Kevin Quiambao has been a revelation for Gilas Pilipinas Men over the past month.
And it’s not because of his low-post moves, nor his sweet one-handed stroke. The 6-foot-4 converted forward has dazzled with his passing ability.
Though a surprise to many, Gilas head coach Chot Reyes bared that Quiambao has long found himself in the radar of the national team program. In fact, they already had his eyes on him when he was building the 23-for-2023 cadets program.
“You have to remember that a lot of the players in this time were identified as early as 2017 when we came out with the 23 for 2023 list. Kevin Quiambao has always been on our radar.
“It was just a matter of activating and calling on the guys who were available in that original list that we have. It’s not a fixed list. It’s a live thing, a work in progress,” he said.
“Every time there are opportunities, there are windows or tournaments, we find out who is available. We’ve always wanted to get a chance to test Kevin. There were other guys who weren’t available like Balti. That gives an opportunity to Kevin. I know he is a surprise to a lot but he’s always been on the radar of the Gilas coaches,” he continued.
Quiambao was not a part of the 23-for-2023 list.
Since 2017, Quiambao has made a name for himself, winning the UAAP Season 82 Boys’ Basketball MVP honor. He also got a call up to play for Gilas 3×3 during the 2019 FIBA 3×3 Under-18 Asia Cup.
Last year, Tab Baldwin called up Quiambao and Raven Cortez to join Gilas but De La Salle University did not allow him back then.
Now cleared, the 21-year-old utility forward made sure to leave his mark.
During the third window of the FIBA World Cup Qualifiers, Quiambao averaged 5.0 points and 3.0 assists per game.
So far in the Asia Cup, Quiambao is averaging 3.0 points and a team-high 6.5 assists per game. And this includes a nine-assist outing during Gilas’ 101-59 win over India’s Young Cagers.
And Thirdy Ravena said that it has been a pleasure playing alongside a rare gem like Quiambao.
“I love being with him on the court. It’s not every day that you can come across such an intelligent and aggressive passer in Kevin. So, just being inside makes me focus more on getting to my spots because when the defense reacts to whatever our offense does and he has the ball, he will most likely spot that in an instant,” said Ravena, who had 17 points on 7-of-8 shooting against India.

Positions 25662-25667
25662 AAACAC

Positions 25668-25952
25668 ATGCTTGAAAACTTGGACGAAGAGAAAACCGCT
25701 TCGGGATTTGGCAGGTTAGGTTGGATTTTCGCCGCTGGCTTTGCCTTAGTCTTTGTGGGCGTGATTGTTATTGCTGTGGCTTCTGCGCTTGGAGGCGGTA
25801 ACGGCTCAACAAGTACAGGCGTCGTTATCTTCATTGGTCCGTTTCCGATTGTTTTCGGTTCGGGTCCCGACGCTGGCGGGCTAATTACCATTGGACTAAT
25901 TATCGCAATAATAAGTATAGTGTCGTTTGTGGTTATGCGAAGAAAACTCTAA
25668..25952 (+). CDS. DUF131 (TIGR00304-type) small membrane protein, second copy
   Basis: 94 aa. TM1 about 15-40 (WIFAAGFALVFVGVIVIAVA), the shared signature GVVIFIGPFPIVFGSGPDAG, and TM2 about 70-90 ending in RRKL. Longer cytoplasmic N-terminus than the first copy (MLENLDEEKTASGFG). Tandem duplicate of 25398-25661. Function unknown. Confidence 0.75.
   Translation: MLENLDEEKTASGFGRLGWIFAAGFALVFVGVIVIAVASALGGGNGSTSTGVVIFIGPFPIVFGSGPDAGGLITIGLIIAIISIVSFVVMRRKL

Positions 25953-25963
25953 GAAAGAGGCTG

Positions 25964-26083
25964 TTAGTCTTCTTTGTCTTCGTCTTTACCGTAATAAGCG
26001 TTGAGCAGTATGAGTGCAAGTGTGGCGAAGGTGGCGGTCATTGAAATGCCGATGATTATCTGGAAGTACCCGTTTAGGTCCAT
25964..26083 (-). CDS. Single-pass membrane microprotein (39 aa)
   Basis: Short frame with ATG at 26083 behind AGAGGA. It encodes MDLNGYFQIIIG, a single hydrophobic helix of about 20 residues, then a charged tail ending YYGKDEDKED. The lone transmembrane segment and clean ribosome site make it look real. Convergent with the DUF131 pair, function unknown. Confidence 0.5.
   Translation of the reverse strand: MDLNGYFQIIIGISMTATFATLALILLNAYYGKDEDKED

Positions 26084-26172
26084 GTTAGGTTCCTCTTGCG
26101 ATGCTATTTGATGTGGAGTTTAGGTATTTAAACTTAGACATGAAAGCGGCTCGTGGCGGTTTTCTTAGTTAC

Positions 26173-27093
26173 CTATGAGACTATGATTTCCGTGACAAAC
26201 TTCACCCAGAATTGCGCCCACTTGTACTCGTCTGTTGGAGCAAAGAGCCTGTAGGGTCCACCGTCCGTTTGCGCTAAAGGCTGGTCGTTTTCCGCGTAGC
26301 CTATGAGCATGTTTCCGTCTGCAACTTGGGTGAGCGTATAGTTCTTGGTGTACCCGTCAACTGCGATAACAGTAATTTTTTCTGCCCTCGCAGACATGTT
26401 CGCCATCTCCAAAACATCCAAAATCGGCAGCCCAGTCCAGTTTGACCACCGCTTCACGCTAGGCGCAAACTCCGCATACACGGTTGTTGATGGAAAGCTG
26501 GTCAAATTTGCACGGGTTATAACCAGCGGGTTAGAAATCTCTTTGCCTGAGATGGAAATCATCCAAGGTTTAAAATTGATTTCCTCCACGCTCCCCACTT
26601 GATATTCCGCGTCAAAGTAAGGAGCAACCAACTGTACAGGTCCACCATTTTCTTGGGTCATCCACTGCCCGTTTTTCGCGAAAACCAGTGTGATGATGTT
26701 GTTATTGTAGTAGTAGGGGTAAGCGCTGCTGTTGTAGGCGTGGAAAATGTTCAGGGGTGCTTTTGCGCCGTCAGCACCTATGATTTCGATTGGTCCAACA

“Being with a guy like him inside the court makes life so much easier. Distributing the ball in a big man’s position is a bit rare in our game nowadays. So, it was very fortunate to have him and I’m proud of what he is doing. Proud that he brought his strengths in high school to the international game. It will only get better for here.”
Though Reyes said that sometimes Quiambao tries to thread even the tiniest of needles at times, he won’t stop him from being who he is. Even when they go up against the Tall Blacks on Sunday, he just wants his all-around forward to be his own man.
After all, it is his passing that made him one of the elite prospects the country has today.
“It wasn’t meant only for this game but that’s really a strength in Kevin’s game. He showed it since the first time he joined this team. He just now has to pick his spots. There were times during the last game that the openings weren’t there and he was still trying to force those passes,” added Reyes.
“Against New Zealand, it’s going to be different but we don’t want to take that away from him. It’s his strength and it’s a luxury to have such a good passer in that position. It wasn’t anything consciously that we wanted him to do for this game. It was just us allowing him to play into his strengths.”
Highlights of the games will also be on SMART Sports.